March 14, 2019: Journal of Magnetic Resonance Imaging: JMRI
Weili Lin, Kristine R Baluyot, Manjiang Yao, Jian Yan, Li Wang, Gang Li, Brittany Howell, Jed T Elison, Dinggang Shen
Brain development in the first years of life is the most dynamic and perhaps the most important phase of brain maturation. While it is widely recognized that nutrition plays a key role in early brain development, particular nutrients will most likely differentially affect distinct aspects of brain development. The critical dosage windows and time frames for various nutrients at different stages of brain development are likely dissimilar. Therefore, efforts have been devoted to identifying potential associations between nutrients and early brain development...
2019: Nestlé Nutrition Institute Workshop Series
Anna Trofimova, Nadja Kadom
OBJECTIVE: The purposes of this article are to describe implementation of an abbreviated brain MRI protocol for use in children with primary headache and to present an experience with the adaptation of the protocol in practice, work flow integration, and effects on sedation use. CONCLUSION: The abbreviated brain MRI protocol reduced the need for sedation for 74% of the study sample. Use of this protocol in this particular patient population continues, but further validation is required before its use is expanded to other pediatric populations...
March 12, 2019: AJR. American Journal of Roentgenology
Lisa Dann, Jaime Doody, Ruth Howard, Carol Blackburn, John Russell, Michael Barrett
BACKGROUND: Nasal foreign body(-ies) (FB) cause local irritation, inflammation, and mucosal erosion and carry a potential risk of aspiration. The aim is to describe the management of nasal FBs in our Emergency Department (ED). METHOD: A retrospective study of 100 sequential suspected nasal FB presentations to a tertiary paediatric ED. Patient age, gender, FB typology, doctor/nurse seniority, sedation/analgesia usage, removal method, ENT referral rate, extraction time and disposition were collected...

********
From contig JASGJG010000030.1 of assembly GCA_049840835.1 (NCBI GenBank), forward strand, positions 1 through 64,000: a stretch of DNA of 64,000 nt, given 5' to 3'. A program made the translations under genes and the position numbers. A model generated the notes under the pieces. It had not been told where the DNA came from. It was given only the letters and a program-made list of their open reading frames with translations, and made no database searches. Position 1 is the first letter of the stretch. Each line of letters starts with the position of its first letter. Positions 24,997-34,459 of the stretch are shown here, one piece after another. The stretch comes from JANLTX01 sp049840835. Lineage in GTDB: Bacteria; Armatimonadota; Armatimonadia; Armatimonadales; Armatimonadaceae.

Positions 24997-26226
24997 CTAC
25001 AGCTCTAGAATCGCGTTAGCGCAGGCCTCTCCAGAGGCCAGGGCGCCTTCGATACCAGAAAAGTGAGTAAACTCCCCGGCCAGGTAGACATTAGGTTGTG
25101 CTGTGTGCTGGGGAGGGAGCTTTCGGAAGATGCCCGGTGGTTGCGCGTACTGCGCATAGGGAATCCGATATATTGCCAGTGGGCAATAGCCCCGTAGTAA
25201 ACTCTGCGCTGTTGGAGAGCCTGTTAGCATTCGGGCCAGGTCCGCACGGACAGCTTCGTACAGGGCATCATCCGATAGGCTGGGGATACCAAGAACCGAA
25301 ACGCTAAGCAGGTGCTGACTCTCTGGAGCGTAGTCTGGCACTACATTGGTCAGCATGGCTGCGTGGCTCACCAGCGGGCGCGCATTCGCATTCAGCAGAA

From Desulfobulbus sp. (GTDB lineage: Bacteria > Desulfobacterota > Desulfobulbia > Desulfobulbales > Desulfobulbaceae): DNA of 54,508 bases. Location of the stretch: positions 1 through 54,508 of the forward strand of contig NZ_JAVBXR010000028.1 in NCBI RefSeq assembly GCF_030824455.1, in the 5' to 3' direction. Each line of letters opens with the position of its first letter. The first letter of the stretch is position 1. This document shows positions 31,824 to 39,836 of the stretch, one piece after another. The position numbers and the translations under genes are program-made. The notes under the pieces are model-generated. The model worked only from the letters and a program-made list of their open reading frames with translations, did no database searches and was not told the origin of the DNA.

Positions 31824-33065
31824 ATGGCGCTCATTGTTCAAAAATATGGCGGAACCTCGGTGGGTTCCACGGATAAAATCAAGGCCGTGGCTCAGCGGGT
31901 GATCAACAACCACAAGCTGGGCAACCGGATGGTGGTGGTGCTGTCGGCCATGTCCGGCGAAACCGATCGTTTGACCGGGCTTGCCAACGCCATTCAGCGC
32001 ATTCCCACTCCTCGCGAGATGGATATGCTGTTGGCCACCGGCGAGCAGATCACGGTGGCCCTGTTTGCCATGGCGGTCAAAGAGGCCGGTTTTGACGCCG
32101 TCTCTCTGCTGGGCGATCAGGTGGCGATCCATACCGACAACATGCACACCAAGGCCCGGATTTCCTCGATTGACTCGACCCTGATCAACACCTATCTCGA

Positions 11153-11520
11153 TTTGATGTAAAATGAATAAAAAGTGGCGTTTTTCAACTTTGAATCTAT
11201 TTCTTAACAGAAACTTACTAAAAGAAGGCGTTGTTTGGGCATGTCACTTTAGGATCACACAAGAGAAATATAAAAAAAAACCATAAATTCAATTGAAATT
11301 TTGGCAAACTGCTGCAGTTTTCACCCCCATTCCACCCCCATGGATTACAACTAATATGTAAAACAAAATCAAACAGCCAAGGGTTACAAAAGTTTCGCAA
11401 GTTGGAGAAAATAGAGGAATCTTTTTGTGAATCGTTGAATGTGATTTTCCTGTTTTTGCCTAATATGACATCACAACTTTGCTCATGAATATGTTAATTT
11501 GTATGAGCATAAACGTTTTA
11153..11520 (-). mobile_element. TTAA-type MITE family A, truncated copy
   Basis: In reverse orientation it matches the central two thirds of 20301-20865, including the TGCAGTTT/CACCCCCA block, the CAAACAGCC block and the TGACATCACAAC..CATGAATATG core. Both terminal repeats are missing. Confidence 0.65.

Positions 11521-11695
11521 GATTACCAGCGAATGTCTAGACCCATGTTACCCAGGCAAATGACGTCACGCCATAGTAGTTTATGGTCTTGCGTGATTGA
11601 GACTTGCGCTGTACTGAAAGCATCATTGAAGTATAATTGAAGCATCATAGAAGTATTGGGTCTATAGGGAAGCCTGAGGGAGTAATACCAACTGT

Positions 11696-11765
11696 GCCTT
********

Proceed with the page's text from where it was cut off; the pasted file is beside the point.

March 11, 2019: Irish Journal of Medical Science
Youbing Tu, Yubing Liang, Yong Xiao, Jing Lv, Ruicong Guan, Fei Xiao, Yubo Xie, Qiang Xiao
Background: Propofol is a commonly used general anesthetic for the induction and maintenance of anesthesia and critical care sedation in children, which may add risk to poor neurodevelopmental outcome. We aimed to evaluate the effect of propofol toward primary hippocampal neurons in vitro and the possibly neuroprotective effect of dexmedetomidine pretreatment, as well as the underlying mechanism. Materials and procedures: Primary hippocampal neurons were cultured for 8 days in vitro and pretreated with or without dexmedetomidine or phosphorylation inhibitors prior to propofol exposure...
2019: Drug Design, Development and Therapy
Pradip P Kamat, Carmen Sulton, Sapna R Kudchadkar, Courtney E McCracken, Khristopher M Nguyen, Stephen F Simoneaux, Michael D Mallory, Harold K Simon
OBJECTIVES: To determine the characteristics of children who met the risk criteria for potential neurotoxicity defined by the US Food and Drug Administration (2016 warning) in a procedural sedation (PS) service. STUDY DESIGN: A single center retrospective review of all infants and children aged <3 years receiving PS outside the operating room from 2014 to 2016. Demographics, duration of, and the reason for PS were analyzed. RESULTS: A total of 2950 patients with 3653 sedation encounters were included...
March 8, 2019: Academic Pediatrics
Marion Wiegele, Peter Marhofer, Per-Arne Lönnqvist